A Private Citizen Would Be in Prison If He Had Citigroup’s Rap Sheet

Since its financial meltdown in 2008 and unprecedented bailout by the U. S. taxpayer, Citigroup (parent of Citibank) has been repeatedly charged by its Federal regulators with odious crimes against its pooled mortgage investors, credit card and banking customers, student loan borrowers, and for its foreclosure frauds. It has paid billions of dollars in fines for its past misdeeds while new charges pile up. In 2015, it became an admitted felon for participating in rigging foreign exchange markets. In short, Citigroup is a lawbreaking recidivist. If it were a mere human, it would be serving a long prison term. Instead, its fines for charges of egregious acts are getting smaller, not larger.
Last Tuesday, the Consumer Financial Protection Bureau (CFPB), which typically has a good track record of holding the big Wall Street banks accountable for their misdeeds, imposed an unusually feeble fine against Citibank for a litany of abuses against student loan borrowers. The CFPB ordered Citi to pay $3.75 million in restitution and to pay a $2.75 million fine. When combined with the fact that the CFPB did not make Citibank admit to the charges, this amounts to a slap on the wrist to a serial lawbreaker. (See Citigroup/Citibank’s history of misconduct below.)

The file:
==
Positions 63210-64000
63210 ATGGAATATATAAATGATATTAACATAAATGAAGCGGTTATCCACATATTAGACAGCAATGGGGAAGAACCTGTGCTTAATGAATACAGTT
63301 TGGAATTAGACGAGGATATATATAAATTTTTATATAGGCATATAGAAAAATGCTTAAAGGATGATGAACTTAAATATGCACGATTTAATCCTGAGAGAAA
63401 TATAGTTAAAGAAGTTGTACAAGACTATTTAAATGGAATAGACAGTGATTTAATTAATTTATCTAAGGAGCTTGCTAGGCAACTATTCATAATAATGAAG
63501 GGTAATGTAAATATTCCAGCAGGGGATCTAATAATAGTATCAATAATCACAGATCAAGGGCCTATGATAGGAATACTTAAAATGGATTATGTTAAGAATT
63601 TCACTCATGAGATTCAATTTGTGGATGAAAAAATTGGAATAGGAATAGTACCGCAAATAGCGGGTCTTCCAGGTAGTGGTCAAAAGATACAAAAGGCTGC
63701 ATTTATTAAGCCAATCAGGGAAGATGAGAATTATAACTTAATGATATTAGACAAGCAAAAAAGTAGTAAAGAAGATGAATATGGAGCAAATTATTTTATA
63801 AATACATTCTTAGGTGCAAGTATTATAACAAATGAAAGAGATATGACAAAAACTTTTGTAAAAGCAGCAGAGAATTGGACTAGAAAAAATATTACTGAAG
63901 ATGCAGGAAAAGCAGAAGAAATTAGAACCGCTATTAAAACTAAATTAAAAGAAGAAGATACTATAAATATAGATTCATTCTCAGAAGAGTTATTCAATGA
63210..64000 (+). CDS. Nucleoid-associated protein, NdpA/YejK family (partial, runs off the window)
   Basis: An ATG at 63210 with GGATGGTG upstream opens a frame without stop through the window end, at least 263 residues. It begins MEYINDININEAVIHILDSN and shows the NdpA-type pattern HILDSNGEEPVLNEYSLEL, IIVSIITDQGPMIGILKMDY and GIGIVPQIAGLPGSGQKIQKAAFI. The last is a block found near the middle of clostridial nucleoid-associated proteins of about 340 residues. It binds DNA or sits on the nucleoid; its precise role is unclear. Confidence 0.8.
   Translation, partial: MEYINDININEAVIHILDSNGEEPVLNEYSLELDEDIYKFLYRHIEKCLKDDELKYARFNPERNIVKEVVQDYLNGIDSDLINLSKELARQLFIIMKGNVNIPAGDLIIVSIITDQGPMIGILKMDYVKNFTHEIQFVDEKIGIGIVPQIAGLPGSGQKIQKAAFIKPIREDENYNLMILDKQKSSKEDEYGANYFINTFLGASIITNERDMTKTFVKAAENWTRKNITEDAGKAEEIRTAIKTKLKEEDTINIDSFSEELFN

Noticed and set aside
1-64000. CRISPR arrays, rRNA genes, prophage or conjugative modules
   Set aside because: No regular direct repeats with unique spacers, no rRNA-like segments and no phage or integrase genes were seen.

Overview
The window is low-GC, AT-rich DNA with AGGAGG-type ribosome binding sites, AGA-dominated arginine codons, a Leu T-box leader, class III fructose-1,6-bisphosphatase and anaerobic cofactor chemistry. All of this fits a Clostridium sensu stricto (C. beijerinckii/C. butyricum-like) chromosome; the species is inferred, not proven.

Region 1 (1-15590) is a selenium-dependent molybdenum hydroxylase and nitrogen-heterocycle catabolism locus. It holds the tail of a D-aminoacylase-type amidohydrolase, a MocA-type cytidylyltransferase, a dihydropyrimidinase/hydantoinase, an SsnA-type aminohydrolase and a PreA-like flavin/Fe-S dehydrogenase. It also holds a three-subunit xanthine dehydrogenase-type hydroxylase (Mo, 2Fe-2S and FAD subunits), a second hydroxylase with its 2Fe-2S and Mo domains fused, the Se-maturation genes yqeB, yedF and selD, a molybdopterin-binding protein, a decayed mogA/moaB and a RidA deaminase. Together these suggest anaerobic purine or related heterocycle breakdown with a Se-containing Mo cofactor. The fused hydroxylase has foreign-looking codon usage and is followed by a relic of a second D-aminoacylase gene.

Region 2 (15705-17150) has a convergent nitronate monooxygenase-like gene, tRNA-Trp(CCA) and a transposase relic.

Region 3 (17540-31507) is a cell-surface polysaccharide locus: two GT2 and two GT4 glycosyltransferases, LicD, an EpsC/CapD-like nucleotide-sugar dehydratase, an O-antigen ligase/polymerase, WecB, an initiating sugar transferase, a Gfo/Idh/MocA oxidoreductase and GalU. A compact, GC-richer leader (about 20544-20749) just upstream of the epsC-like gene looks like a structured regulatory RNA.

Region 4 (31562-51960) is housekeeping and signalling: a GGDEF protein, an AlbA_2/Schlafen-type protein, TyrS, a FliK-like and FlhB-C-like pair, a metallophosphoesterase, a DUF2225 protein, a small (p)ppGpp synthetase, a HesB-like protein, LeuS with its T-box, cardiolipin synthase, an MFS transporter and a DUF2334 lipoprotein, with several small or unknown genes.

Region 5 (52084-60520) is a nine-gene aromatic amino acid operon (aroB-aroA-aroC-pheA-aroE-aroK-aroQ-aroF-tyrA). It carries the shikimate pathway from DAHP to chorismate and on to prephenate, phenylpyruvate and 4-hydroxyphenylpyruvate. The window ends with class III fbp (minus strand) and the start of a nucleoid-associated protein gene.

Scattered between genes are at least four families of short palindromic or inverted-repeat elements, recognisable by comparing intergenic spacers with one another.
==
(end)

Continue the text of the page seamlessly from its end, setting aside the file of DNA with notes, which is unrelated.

Adding further insult to the American public, the Board of Directors of Citigroup has kept the same CEO in place for more than five years as these serial abuses of the public trust piled up. Michael Corbat has been CEO of Citigroup since October 2012.

This post was published at Wall Street On Parade on November 27, 2017.

 

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